Therefore, the decision suddenly to confront the Russians, and suddenly to leak U.N. reports — much more valuable than U.S. reports, which are easier for the Europeans to ignore — cannot simply be because the United States and Israel just obtained this information. The IAEA, hostile to the United States since the invasion of Iraq and very much under the influence of the Europeans, must have decided to shift its evaluation of Iran. But far more significant is the willingness of the Israelis first to confront the Russians and then leak about Russian involvement, something that obviously compromises Israeli sources and methods. And that means the Israelis no longer consider the preservation of their intelligence operation in Iran (or wherever it was carried out) as of the essence.

Two conclusions can be drawn. First, the Israelis no longer need to add to their knowledge of Russian involvement; they know what they need to know. And second, the Israelis do not expect Iranian development to continue much longer; otherwise, maintaining the intelligence capability would take precedence over anything else.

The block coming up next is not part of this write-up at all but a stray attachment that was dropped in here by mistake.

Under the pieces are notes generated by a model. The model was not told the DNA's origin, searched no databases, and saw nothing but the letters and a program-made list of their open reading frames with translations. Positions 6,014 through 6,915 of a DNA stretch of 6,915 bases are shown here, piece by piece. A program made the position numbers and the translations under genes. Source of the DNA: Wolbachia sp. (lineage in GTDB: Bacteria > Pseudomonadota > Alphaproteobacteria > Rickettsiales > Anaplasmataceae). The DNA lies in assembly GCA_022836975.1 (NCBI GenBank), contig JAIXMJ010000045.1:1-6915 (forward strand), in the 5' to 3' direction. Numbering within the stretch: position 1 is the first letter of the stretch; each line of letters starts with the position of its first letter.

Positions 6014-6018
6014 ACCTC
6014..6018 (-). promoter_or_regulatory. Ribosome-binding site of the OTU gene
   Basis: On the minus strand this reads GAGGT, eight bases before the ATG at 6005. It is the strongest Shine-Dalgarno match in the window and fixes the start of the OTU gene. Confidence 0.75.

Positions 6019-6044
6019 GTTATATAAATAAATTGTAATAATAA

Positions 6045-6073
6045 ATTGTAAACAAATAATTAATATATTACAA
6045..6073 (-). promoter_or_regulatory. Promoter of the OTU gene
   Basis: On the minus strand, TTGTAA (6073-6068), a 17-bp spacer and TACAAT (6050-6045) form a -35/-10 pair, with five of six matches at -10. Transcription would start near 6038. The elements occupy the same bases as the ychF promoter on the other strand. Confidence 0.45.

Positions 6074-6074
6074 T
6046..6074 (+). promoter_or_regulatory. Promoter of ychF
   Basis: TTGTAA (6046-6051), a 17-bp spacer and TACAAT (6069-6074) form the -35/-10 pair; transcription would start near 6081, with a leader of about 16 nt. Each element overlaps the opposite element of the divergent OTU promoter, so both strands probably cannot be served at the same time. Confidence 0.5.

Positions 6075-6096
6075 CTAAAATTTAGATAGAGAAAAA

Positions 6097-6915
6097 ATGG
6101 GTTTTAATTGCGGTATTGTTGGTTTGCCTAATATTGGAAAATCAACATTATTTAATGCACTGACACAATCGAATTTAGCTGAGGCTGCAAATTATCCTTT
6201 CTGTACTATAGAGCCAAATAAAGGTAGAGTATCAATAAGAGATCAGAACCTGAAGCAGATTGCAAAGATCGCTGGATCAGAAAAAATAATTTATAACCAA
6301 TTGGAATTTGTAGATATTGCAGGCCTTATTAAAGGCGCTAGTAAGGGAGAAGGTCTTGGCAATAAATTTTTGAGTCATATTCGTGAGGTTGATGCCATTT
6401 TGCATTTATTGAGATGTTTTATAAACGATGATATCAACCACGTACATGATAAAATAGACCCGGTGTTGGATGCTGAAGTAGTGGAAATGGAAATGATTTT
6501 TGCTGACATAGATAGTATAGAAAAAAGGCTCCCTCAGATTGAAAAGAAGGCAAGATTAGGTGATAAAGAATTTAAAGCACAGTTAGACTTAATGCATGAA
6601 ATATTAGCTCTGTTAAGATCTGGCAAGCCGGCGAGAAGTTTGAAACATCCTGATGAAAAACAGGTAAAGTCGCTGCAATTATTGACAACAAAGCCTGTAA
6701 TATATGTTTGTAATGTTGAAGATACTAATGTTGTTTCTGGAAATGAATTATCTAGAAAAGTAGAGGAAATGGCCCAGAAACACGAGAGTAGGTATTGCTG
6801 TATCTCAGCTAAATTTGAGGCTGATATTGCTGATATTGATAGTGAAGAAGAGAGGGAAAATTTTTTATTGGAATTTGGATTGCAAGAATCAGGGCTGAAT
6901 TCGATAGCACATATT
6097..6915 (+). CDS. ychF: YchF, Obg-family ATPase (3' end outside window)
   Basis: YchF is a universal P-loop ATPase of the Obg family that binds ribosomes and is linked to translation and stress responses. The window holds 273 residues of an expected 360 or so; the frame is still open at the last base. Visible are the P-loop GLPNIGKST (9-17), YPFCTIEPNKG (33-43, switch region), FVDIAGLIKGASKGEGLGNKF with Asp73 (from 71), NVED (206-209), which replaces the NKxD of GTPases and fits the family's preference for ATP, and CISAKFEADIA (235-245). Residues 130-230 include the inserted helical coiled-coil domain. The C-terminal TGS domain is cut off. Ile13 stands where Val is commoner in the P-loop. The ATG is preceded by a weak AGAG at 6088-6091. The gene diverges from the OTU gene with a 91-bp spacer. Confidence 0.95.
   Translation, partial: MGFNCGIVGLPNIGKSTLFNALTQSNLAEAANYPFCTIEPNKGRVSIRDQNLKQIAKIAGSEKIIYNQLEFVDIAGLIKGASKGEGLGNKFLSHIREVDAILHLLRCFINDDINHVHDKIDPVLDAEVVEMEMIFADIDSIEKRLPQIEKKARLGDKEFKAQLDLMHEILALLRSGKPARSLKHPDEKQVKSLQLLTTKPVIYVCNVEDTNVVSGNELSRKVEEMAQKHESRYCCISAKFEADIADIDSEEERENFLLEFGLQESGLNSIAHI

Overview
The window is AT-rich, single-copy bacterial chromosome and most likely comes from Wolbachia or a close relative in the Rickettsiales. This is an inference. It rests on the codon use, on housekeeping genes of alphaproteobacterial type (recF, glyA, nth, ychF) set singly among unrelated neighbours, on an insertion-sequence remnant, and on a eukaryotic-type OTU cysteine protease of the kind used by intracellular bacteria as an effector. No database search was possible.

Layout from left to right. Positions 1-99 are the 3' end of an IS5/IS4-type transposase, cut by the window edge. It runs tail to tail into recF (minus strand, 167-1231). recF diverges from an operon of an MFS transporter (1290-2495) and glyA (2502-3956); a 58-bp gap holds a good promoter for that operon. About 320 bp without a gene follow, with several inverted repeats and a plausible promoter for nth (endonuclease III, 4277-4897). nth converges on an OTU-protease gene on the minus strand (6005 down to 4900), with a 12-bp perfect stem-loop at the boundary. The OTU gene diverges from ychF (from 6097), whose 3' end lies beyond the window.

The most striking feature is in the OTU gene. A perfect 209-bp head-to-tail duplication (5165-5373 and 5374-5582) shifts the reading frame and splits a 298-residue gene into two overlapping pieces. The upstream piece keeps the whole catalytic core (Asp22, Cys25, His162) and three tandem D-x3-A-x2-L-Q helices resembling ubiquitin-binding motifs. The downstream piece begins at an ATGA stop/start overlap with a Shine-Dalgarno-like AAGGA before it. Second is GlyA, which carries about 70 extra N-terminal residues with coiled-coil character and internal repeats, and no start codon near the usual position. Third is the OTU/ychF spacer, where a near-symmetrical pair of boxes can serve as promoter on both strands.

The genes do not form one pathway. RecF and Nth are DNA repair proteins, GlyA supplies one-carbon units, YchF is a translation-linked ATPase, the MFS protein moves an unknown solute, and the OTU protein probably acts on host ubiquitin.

It follows from this that the use of this intelligence in diplomatic confrontations with Russians and in a British newspaper serves a greater purpose than the integrity of the source system. And that means that the Israelis expect a resolution in the very near future — the only reason they would have blown their penetration of the Russian-Iranian system.

Iran, well aware of all this, is behaving as if someone has just told them "the jig is up". They are frantically digging hundreds of new missile silos, held their big air defense drill, and are blustering to the world now that they are planning to build 10 new nuclear facilities, a behavior a European official recently described as "childish". Perhaps the child has just been made aware that he is in for a severe spanking.